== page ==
6. You’re Overzealous:

“History remembers the tyrants but rarely the subjects who did the heavy lifting. It's no different here. You've created a divide-and-conquer atmosphere, all stick and no carrot, where everyone should be the same workaholic reflection of you. Eventually, your bullying and rah-rah intensity produces one question: "Why?" You may think we should be in "for life," but what are you giving back in return for that blind loyalty?” Maybe you don’t have (or want) a life outside this job, but we do, and we want to live it now, not when we retire.

7. You Don’t Maintain Discipline:

“All the workers come and go as they please, living according to their own rules. No one knows who is where or doing what, and the result is chaos. Maybe you want to be our buddy—or experience how a sweat shop atmosphere fosters only resentment. Either way, coddling does no favors to anyone. Like it or not, you need to set rules and hold people accountable.” And while we’re at it, having your own favorites breeds contempt and suspicion among those of us who aren’t in the ‘club’.

8. You’re Tactless:

“Your talent and tenure shields you from scrutiny. Sadly, your lack of self-awareness results in everyone—superiors and reports—maligning or marginalizing you. Brains take you only so far; eventually, you'll need to build and nurture relationships. And that requires people skills: listening, charming, understanding, and compromising”. It would go a long way, if you could at least try to remember what it was like down here in the trenches.

9. You Lack Influence and Credibility:

“It's funny how we're usually last to get face time and resources. Look at your variables: appearance, body language, and speaking and writing styles. Do you always convey the image of a polished professional who can work in a team and get the job done? If you can't, you'll never get anyone's ear.” Actions speak louder than words.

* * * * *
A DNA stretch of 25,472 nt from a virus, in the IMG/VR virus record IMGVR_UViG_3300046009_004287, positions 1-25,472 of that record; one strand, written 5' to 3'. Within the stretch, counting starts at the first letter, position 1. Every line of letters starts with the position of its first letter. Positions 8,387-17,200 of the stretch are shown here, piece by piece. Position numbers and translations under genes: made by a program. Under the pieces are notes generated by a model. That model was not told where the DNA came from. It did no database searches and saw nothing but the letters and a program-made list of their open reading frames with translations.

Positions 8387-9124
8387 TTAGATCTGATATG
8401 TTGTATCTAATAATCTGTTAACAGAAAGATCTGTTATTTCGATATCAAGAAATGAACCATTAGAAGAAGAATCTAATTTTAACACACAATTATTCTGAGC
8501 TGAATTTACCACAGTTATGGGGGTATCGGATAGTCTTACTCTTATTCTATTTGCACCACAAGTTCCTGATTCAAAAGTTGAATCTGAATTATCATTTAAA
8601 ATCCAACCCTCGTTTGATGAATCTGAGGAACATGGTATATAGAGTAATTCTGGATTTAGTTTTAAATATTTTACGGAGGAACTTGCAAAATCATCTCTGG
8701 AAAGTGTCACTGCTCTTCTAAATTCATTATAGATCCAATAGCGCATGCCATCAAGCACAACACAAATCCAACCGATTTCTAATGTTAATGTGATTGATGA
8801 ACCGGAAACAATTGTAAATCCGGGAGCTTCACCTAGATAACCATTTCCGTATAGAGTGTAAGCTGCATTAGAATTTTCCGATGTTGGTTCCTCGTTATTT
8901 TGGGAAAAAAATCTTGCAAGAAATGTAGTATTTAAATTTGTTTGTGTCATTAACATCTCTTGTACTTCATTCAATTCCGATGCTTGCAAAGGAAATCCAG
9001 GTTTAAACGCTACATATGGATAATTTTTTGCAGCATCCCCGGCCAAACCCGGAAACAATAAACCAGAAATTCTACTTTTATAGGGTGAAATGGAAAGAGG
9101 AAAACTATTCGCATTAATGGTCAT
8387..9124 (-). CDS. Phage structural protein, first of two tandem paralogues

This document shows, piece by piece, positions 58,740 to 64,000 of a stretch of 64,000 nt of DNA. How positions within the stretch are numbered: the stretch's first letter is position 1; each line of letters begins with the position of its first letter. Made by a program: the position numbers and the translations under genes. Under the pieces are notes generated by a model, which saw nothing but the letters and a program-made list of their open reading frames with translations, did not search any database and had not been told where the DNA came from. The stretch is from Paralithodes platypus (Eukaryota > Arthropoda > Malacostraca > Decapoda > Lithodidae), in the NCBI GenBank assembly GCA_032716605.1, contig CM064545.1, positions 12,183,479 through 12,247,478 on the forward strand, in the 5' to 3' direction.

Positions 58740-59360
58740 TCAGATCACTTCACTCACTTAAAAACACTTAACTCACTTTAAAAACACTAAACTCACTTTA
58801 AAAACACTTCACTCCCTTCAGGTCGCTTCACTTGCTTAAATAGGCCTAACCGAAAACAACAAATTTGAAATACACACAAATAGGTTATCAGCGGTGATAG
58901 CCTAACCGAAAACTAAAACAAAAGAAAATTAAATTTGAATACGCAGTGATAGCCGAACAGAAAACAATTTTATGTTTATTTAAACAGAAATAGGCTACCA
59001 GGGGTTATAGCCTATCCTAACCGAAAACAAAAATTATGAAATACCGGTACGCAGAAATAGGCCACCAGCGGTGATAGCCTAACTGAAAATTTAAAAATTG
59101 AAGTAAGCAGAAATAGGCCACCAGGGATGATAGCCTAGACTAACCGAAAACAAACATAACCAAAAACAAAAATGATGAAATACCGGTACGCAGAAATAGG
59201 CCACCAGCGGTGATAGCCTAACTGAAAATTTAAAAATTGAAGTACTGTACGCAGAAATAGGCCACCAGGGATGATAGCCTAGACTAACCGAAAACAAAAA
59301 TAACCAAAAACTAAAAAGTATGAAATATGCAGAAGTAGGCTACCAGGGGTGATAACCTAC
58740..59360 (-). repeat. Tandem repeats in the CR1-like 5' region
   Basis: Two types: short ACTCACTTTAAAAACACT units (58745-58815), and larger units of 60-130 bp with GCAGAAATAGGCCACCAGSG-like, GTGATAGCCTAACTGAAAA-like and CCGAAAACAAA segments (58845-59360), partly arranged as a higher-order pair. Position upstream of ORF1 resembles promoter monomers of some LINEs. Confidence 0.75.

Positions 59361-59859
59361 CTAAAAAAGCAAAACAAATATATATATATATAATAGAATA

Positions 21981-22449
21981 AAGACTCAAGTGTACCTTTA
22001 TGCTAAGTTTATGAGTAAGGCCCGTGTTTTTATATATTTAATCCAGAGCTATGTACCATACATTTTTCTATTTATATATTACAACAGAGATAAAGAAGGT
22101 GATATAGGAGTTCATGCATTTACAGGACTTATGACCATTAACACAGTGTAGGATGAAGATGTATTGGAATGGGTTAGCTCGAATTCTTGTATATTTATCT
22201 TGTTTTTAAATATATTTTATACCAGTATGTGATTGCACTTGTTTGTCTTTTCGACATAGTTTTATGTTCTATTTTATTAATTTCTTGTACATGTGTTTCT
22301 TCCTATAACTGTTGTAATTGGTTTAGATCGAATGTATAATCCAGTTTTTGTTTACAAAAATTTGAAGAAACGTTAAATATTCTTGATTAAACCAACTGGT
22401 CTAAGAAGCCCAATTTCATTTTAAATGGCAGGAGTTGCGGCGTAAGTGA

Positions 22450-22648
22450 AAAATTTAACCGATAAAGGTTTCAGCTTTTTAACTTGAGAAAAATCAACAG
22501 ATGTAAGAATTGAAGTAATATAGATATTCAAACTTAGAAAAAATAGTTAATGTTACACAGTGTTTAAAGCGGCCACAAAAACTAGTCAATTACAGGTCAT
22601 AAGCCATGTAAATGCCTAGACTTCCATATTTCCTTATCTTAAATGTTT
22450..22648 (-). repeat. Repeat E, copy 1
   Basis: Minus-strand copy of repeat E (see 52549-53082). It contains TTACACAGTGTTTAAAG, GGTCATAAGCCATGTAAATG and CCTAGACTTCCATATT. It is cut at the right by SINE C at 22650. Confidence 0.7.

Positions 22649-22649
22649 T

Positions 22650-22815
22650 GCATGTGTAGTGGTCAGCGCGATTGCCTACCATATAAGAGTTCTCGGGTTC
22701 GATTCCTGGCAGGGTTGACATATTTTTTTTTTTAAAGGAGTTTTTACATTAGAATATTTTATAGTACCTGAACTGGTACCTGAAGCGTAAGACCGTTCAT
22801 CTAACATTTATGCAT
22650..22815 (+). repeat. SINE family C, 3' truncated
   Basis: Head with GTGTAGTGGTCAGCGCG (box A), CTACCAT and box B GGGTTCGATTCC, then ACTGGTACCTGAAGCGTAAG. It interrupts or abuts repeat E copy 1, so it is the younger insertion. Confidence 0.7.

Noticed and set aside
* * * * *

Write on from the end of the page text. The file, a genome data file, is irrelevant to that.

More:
10. You Blindside Us:

“Ah, there's nothing like a surprise. Whether you're singling us out in public or ambushing us in private, you're not afraid to render judgments and deliver lectures. Despite our qualifications and track records, you still treat us as servants. Instead of dropping the news all at once, give us fair warning when our performance doesn't meet expectations. Always take action immediately—and discreetly.”

Since the publication of the Hewlett study, there has been a groundswell of activity in directing resources and energies at providing services, infrastructure, guidance and counsel to the next generation of arts leadership – all across the country. But I don’t yet see much energy, resources and thinking directed at educating the current leadership as to how they might better and more effectively manage the generational divide in the workplace of the average arts organization. I applaud the direction foundations and others are taking in supporting the efforts of the next generations to organize and mobilize themselves as a smart way to insure we pay attention to the issues that will determine how well we provide access to future leadership within our structure. But I caution that for us to make real progress on a faster track it will also be necessary to provide some resources and energy directed at informing, educating and training those who are now the “bosses” as to how to be better bosses and in so doing help to make sure we are fostering the best environment we can to attract, recruit, train and keep the next generation of arts leaders.

Have a great week.

Don't Quit!